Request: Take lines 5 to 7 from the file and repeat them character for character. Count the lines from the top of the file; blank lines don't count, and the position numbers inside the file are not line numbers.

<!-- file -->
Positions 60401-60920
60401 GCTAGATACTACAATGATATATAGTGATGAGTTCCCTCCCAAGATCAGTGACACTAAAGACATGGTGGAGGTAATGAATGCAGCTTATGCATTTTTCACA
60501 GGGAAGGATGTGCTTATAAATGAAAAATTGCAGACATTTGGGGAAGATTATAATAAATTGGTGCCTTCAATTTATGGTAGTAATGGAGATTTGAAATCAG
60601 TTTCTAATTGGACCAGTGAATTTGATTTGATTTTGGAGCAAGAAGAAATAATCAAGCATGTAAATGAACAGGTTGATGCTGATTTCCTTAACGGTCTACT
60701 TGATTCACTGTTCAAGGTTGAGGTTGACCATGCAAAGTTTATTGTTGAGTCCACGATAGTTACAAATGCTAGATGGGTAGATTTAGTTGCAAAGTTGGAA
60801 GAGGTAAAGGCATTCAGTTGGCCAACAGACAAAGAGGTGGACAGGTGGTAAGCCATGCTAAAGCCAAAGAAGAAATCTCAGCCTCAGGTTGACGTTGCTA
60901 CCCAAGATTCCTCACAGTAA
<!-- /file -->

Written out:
60701 TGATTCACTGTTCAAGGTTGAGGTTGACCATGCAAAGTTTATTGTTGAGTCCACGATAGTTACAAATGCTAGATGGGTAGATTTAGTTGCAAAGTTGGAA
60801 GAGGTAAAGGCATTCAGTTGGCCAACAGACAAAGAGGTGGACAGGTGGTAAGCCATGCTAAAGCCAAAGAAGAAATCTCAGCCTCAGGTTGACGTTGCTA
60901 CCCAAGATTCCTCACAGTAA